23 November 2015

Items to Share: 22 November 2015

Education Focus
  • The Illusion of Knowing | David Didau: The Learning Spy 'Advanced Learning has commissioned me to write a piece about the uses and abuses of data in schools. My thesis, if that’s not too grand a term, is that while data can be extraordinarily useful in helping us make good decisions, too much data leads, inexorably, to overload. When we have too much data we start doing silly things with it, just because we have it. The cost of bad data is the conviction that we have figured out all the possible permutations and know exactly what we’re doing and why we’re doing it. This is an illusion.'
  • Are We Clear? Tips for Crafting Better Explanations 'How many explanations do you think you offer during a full week of teaching? Explanations are one of teaching’s most central activities and yet something we rarely think about, in general, or how we do them, specifically.'
  • The importance of knowing what doesn’t work | The NFER blog  'We are a long way from academic journals, let alone the press, giving equal weight to null or negative findings as compared to those that demonstrate a positive effect. Null or negative findings are, of course, just as important as positive ones. A school spending its valuable Pupil Premium resources on an intervention that is demonstrated to be ineffective can quickly change tack to something that has greater weight of evidence behind it. Was there robust evidence for or against the other book club programmes the DfE was considering when awarding its funding? Probably not.'
  • Letting in the Monster | Sam Shepherd 'There was a silence in the class. They’re a friendly but not naturally chatty group, but this time things felt distinctly like there was a great thing hanging unsaid in the classroom: not so much an elephant in the room as a glowering shadowy monster hulking in the corner. It was practically tangible. So where do you go with that? I thought. I bumbled and fluffed for a bit, realised that the thing was still there, and said, quite simply and openly to the class: “OK, let’s talk about it. Talk to the people near you about how you feel about the events in Paris.”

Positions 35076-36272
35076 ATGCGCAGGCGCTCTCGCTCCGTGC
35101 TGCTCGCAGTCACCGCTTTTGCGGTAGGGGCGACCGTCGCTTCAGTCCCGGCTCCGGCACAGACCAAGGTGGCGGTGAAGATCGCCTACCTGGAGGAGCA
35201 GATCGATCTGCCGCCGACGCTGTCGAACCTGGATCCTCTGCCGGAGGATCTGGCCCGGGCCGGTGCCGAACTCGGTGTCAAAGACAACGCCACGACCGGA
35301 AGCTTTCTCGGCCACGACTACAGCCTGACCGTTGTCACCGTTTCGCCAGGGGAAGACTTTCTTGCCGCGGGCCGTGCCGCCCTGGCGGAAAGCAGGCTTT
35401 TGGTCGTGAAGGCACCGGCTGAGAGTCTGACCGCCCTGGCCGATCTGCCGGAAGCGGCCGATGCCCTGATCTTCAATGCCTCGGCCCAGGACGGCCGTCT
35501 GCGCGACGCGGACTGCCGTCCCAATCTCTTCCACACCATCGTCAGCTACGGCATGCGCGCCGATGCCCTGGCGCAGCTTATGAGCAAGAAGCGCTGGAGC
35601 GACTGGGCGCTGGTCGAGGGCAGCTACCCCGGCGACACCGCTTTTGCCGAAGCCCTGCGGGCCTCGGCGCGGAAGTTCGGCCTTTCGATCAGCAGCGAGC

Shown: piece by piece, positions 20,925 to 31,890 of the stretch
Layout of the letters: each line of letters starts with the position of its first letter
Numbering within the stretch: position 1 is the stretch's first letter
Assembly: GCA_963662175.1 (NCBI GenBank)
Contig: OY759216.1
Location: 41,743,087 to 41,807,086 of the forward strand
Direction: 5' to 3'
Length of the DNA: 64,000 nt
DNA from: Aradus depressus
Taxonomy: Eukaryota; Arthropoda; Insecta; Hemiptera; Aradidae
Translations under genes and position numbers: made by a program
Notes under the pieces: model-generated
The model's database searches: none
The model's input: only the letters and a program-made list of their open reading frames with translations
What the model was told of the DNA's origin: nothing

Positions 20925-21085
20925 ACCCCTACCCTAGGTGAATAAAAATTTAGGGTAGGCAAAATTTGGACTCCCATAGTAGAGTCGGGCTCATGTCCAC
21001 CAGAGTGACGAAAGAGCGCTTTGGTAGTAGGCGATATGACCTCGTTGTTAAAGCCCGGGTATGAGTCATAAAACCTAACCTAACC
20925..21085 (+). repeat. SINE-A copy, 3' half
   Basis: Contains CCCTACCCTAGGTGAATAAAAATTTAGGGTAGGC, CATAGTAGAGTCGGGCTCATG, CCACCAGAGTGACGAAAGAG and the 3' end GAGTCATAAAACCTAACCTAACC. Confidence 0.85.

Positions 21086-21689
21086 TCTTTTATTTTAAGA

Other Business
  • Nobel Prize for physics awarded to man who successfully connected to free wi-fi [newsthump.com] 'The Nobel Prize for Physics has been awarded to a man who successfully connected to the free wi-fi in his local Wetherspoons. The achievement was widely regarded as a functional impossibility by the scientific community, but peer-review of his actions has concluded that he did indeed connect for long enough to check the final scores and his lottery numbers whilst having a pint of Speckled Hen.'
  • Robinson v Furlong: a case study in witch-hunting | spiked  'Many historic-abuse cases kick off with a journalistic exposé, followed by national appeals from campaigners and state agencies for more ‘victims’ to come forward. We have become inured to the pre-identification of an alleged perpetrator, the nature of the behaviour being investigated and the timeframe and place in which it (allegedly) occurred, followed by a proliferation of complaints, which are taken to be mutually reinforcing. This cautionary tale from Canada on how not to witch-hunt should be required reading for UK journalists, media organisations, judges and law-enforcement agencies.'And it is also interesting on aspects of good and bad practice in journalism—parallel to practices in social research—which most of us are unaware of.
  • The Space Doctor’s Big Idea - The New Yorker 'There once was a doctor with cool white hair. He was well known because he came up with some important ideas. He didn’t grow the cool hair until after he was done figuring that stuff out, but by the time everyone realized how good his ideas were, he had grown the hair, so that’s how everyone pictures him. He was so good at coming up with ideas that we use his name to mean “someone who’s good at thinking.” Two of his biggest ideas were about how space and time work. This thing you’re reading right now explains those ideas using only the ten hundred words people use the most often.' From the amazing Randall Monroe (alias xkcd): more at Randall Munroe Draws His Own Conclusions | TIME

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